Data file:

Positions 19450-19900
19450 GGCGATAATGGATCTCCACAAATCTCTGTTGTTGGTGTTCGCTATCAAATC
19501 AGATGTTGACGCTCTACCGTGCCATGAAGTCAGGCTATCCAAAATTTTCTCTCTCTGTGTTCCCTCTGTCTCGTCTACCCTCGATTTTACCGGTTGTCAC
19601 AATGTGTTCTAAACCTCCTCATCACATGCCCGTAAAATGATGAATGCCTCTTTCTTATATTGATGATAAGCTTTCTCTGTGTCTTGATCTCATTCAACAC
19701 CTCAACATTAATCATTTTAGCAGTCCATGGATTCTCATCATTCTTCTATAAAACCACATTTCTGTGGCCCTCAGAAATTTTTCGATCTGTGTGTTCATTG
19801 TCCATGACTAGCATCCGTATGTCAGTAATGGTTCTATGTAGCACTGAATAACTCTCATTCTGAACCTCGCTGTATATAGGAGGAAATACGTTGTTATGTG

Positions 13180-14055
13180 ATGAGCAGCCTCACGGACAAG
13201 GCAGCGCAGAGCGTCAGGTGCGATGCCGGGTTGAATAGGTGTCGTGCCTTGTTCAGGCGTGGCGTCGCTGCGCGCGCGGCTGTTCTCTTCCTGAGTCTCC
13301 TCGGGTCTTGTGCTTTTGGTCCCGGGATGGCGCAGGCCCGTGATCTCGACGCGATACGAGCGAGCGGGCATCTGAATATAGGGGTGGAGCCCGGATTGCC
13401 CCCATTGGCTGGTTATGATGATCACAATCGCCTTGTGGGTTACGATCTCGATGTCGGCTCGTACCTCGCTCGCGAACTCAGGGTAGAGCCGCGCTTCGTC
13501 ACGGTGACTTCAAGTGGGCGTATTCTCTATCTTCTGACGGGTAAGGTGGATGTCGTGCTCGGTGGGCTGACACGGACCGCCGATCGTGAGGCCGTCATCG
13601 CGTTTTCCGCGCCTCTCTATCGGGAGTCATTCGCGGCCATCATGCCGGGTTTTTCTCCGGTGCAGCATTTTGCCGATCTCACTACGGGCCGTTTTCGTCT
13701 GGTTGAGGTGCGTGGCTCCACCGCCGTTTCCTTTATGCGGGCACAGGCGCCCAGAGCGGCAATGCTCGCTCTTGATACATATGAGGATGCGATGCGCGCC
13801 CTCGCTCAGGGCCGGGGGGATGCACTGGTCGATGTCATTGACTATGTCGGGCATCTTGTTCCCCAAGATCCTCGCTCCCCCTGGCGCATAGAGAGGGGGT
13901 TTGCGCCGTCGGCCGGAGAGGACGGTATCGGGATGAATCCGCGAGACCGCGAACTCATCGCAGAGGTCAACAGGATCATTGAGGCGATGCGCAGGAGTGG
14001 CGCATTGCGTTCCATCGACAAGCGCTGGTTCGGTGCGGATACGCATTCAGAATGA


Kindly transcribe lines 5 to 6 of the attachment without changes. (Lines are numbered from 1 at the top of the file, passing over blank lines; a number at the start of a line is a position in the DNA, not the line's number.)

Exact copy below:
19701 CTCAACATTAATCATTTTAGCAGTCCATGGATTCTCATCATTCTTCTATAAAACCACATTTCTGTGGCCCTCAGAAATTTTTCGATCTGTGTGTTCATTG
19801 TCCATGACTAGCATCCGTATGTCAGTAATGGTTCTATGTAGCACTGAATAACTCTCATTCTGAACCTCGCTGTATATAGGAGGAAATACGTTGTTATGTG